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Regulators Tighten Bank Rules To Curb Risky Wall Street Trades

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Officials at the Federal Reserve, the FDIC and the SEC signed off on new banking rules Tuesday. Under the so-called Volcker rule, banks will be barred from trading in their own accounts, but will still be able to buy and sell on behalf of clients. Big investment banks will no longer be able to own hedge funds or private equity firms. The new regulations took more than three years to complete.
NPR

'End Of The Tour': An Unauthorized 'Anti-Biopic' Of David Foster Wallace

Instead of telling the author's life story, the film (which the Wallace estate does not approve of) focuses on five days in 1996 during the publicity tour for Infinite Jest.
NPR

Humans Aren't The Only Ones To Go Ape Over Diets: Chimps Detox, Too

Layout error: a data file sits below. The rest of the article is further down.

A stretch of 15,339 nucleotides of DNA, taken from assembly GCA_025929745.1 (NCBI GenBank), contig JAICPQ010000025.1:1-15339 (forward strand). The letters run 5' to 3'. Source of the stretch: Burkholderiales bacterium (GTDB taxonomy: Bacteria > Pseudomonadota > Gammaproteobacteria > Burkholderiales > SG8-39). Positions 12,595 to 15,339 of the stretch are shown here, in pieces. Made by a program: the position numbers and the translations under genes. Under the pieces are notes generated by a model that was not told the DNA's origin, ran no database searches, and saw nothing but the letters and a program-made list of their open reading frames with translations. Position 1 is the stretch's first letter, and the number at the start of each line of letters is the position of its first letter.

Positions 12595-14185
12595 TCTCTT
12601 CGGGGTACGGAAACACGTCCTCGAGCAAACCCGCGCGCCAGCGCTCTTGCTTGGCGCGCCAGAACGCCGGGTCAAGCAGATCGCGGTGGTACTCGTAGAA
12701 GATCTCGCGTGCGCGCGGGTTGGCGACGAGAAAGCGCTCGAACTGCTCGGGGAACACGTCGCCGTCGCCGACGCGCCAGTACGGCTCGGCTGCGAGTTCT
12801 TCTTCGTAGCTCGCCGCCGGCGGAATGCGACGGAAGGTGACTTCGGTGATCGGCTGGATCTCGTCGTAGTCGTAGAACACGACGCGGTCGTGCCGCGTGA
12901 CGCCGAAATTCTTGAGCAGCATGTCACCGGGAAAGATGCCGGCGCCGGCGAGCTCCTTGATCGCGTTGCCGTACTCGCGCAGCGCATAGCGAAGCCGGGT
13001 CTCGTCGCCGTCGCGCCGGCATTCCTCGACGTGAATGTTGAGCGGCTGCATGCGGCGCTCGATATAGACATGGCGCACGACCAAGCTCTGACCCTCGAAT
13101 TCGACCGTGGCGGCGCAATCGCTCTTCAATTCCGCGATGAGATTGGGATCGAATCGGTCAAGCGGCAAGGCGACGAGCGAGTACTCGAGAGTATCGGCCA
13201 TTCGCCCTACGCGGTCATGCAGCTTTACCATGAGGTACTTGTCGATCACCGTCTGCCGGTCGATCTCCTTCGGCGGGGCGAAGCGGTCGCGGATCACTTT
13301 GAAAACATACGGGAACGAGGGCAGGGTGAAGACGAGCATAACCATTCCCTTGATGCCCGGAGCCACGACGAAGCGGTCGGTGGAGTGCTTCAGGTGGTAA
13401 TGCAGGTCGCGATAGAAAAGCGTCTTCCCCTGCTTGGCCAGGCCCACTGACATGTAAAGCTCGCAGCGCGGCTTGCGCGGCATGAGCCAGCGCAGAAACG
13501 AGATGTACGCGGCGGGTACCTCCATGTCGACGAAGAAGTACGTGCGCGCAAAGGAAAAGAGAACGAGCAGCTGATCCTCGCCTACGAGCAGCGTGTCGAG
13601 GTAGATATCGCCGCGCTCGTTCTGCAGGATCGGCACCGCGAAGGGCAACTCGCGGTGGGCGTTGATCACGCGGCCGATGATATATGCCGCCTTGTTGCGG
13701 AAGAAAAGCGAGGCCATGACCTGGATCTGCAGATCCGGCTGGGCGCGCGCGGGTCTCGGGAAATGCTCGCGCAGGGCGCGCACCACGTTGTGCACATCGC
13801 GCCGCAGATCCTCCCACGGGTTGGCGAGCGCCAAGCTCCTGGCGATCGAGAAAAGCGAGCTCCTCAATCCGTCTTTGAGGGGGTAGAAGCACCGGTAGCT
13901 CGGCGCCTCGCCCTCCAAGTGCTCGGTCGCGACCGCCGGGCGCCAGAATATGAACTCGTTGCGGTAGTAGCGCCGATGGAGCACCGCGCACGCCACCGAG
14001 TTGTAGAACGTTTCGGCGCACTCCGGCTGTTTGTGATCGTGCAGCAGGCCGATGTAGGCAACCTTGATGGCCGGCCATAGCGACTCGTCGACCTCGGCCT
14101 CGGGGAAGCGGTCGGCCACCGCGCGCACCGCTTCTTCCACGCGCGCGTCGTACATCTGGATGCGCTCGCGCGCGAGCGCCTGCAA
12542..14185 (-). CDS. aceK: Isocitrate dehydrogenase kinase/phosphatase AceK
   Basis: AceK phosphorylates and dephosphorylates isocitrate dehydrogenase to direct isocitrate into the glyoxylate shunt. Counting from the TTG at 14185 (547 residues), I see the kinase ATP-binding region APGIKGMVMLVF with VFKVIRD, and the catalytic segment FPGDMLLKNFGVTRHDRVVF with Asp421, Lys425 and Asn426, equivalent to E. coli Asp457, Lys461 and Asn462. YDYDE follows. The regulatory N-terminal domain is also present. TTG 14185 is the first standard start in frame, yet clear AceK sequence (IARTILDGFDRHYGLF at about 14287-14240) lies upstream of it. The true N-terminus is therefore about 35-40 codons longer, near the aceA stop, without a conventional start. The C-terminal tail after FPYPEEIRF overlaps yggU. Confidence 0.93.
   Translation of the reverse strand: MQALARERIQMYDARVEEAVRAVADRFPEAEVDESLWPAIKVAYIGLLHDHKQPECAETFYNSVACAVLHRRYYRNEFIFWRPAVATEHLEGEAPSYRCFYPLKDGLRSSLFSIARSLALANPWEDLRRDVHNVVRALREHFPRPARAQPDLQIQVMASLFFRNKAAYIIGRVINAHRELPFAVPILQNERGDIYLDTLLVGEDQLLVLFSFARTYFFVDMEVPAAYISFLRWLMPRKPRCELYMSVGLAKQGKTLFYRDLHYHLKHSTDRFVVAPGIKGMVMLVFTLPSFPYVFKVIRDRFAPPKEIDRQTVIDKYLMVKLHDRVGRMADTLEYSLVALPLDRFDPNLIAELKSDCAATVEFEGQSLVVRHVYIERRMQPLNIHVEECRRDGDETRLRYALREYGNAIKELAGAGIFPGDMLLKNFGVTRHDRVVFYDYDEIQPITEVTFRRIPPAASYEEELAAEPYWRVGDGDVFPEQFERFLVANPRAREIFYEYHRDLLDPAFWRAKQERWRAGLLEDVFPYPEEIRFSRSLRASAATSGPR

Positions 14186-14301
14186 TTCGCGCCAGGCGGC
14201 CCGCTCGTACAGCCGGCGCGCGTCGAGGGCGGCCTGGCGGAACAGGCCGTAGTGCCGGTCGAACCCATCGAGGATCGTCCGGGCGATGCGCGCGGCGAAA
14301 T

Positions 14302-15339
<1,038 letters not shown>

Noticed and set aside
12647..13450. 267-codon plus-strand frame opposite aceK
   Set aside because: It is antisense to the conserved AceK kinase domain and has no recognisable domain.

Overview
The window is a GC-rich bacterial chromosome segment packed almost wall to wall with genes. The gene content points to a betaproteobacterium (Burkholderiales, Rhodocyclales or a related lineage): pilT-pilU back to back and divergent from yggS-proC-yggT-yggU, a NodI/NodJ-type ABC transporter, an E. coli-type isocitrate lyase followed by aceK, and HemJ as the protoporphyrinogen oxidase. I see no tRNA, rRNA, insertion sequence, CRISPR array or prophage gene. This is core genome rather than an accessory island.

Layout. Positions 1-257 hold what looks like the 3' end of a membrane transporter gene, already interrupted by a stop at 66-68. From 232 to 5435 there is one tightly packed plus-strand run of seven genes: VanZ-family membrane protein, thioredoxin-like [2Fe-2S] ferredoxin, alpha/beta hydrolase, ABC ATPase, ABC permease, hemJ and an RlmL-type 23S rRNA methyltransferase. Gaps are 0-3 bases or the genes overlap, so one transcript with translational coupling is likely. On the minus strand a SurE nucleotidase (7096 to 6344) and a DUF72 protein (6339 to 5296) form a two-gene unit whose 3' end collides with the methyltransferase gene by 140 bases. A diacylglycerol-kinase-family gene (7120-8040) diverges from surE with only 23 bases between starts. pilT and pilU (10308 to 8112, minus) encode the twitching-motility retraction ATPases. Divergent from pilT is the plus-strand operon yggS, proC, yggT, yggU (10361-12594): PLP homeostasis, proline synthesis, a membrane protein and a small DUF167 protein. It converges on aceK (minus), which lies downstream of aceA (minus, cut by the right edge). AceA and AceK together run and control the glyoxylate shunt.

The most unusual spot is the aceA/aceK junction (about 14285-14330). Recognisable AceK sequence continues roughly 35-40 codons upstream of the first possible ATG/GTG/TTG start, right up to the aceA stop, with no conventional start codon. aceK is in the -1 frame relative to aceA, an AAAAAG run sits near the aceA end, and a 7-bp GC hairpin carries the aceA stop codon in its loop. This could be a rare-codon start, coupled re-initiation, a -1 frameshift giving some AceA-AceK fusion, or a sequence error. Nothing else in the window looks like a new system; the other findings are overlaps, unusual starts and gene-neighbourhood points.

A group of Ugandan chimps has found a great way to boost their mineral intake and neutralize bitter compounds in their diet: by eating clay.
NPR

Despite High Expectations, Sentencing Reform Proposals Still On Ice

Sen. John Cornyn suggested a hearing and markup on reform proposals could be imminent. But multiple sources tell NPR that concrete language is still being hotly debated behind closed doors.
NPR

WikiLeaks Docs Purport To Show The U.S. Spied On Japan's Government

The documents also allege that the U.S. targeted Japanese banks and companies, including Mitsubishi.

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